First, it's important to realize that all proposed changes to physics need to be tested, whether they amount to adding new stuff to the universe or modifying equations that have worked fine thus far. Suppose someone comes along and says, "I can explain this supposed dark matter by modifying gravity," and lots of theorists agree. Great. Now observers will go out and make observations that distinguish between the old theory and the new theory. Remember, observational astronomy : theoretical astrophysics :: experimental physics : theoretical physics. If nature didn't push us in the direction of looking for dark matter particles in lab experiments, we'd be spending more money building telescopes or doing other things to test gravity. If there is a finish line past which we cannot think of any science to do, it certainly isn't in sight.
rather than modifying our basic equations in physics for the macro-scale
There are people who think dark matter is just a modification of how gravity works. The primary such theory is MOND. And indeed tests of such theories are proposed. Alternate theories such as MOND have been steadily falling out of favor, however, due to the overwhelming evidence in favor of a new matter component.
We spend large amounts of money on the search for Dark Matter and so far haven't found a single thread of evidence it's real
There is an overwhelming amount of evidence pointing toward some missing matter. The Wikipedia article nicely lists the main observations contributing to this conclusion, going all the way back to the early 1930s:
- Originally astronomers noticed the motions of galaxies in clusters, assuming the systems were in virial equilibrium, were too fast unless there was unaccounted-for gravitational mass.
- Around the same time, a similar discovery was made for stars orbiting galaxies.
- Gravitational lensing measurements confirm these masses, even if you thought the clusters weren't in equilibrium.
- In one striking case, the gravitational mass is clearly offset from the visible mass, and models that try to adjust the large-scale behavior of gravity cannot simply displace the center of gravity from the center of mass.
- The large-scale structure of the universe -- as seen in the distribution of galaxies and intergalactic material -- looks as we would expect from having a large amount of non-interacting mass.
- In fact, the evolution of the universe as a whole only makes sense with a non-interacting matter content, as otherwise the cosmic microwave background and supernova distance measurements would be very different from what we observe.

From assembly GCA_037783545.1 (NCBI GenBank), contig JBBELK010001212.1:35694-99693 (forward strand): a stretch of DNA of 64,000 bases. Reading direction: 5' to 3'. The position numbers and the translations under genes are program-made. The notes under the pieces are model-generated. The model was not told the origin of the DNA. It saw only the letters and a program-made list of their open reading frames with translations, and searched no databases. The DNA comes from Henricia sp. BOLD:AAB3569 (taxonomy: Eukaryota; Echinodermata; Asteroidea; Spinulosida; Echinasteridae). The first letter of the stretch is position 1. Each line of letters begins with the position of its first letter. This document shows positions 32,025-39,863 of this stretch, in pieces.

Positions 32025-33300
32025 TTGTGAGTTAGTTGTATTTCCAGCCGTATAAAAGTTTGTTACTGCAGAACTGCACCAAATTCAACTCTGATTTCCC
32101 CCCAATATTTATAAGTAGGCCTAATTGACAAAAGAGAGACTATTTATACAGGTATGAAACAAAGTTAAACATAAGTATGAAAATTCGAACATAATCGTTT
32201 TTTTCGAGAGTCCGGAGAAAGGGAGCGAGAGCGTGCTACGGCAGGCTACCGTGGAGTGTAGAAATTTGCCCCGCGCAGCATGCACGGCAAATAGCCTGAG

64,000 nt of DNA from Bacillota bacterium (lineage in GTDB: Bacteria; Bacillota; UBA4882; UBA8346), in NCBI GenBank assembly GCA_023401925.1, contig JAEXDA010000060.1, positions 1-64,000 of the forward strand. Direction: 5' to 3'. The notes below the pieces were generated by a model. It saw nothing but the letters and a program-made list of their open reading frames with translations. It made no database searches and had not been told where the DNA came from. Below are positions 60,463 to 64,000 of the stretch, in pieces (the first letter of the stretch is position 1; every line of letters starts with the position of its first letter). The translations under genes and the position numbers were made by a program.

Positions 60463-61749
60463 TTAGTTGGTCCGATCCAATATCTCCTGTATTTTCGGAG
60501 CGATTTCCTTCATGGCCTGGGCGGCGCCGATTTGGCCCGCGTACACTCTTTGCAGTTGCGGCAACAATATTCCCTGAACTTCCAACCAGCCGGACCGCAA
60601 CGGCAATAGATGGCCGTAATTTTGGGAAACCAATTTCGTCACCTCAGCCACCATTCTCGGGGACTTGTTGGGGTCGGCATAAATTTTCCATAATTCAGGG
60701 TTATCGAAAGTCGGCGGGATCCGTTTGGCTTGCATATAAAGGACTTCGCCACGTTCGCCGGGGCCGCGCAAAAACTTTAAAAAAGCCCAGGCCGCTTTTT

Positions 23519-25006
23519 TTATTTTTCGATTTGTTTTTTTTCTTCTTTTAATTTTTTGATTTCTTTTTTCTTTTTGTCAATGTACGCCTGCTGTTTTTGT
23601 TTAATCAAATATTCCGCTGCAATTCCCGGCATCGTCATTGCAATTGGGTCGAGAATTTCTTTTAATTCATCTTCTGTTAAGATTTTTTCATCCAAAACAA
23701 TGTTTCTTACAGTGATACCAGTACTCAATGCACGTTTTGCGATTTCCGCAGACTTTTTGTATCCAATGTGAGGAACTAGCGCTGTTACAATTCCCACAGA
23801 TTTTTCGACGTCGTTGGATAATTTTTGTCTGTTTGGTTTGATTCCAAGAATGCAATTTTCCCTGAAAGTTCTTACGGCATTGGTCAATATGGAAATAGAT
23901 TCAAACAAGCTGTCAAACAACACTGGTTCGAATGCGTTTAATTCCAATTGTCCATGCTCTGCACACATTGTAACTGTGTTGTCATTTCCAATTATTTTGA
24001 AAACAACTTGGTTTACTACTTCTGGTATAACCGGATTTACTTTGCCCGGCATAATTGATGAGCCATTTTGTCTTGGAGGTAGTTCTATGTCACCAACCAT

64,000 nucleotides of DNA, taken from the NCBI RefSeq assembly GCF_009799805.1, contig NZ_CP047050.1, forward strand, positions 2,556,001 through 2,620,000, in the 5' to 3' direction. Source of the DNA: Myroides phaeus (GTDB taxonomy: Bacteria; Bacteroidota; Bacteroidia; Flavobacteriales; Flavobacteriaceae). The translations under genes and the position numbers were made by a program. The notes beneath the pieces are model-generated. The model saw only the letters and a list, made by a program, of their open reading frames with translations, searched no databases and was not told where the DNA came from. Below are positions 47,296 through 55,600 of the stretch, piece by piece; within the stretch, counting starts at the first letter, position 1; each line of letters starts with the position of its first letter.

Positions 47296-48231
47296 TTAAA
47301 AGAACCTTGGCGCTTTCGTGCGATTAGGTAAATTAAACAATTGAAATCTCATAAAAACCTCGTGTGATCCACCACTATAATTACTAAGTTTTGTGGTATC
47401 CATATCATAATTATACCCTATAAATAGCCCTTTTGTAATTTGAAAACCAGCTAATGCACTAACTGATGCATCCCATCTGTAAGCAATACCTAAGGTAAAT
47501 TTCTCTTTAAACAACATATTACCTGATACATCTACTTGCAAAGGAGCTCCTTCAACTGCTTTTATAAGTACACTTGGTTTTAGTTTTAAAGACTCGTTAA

All this evidence has been checked over and over again, and most agree that it all checks out. In fact, all these different lines of reasoning lead to the same estimate for how much dark matter there is. Also note that scientists didn't just jump on the bandwagon 80 years ago -- it took decades of collecting evidence for the majority to become convinced that there really is some form of dark matter.
At what point do researchers in physics make the leap from wild theoretical ideas to physical experiments?
This is a valid question. The rough answer is when the theory is important enough that verification or falsification is worth the resources required to test it, taking into consideration what else can be accomplished with those same resources. If no one to speak of believes the theory, testing it is a low priority. If everyone is so convinced of the theory they would doubt the experiment before they doubted the theory, then testing is also a low priority. If there are simply more interesting things (or better government-funded things) for experimentalists and observers to do with their time, they probably will spend less time on the theory in question.
It's also worth highlighting that a theory must be testable in order to be tested. The common gripe from experimentalists about string theory is that it does not lend itself to many feasible experiments. Direct detection of dark matter, on the other hand, is not beyond the realm of possibility: There exist masses and cross sections for hypothetical weakly interacting particles such that
- such particles would explain indirect observations to date,
- such particles would not have been directly observed with any previous experiments, and
- such particles would be detected with experiments we can build today.
Such experiments should either verify the whole theory or falsify part of it. Whatever the outcome, they are intended to produce results.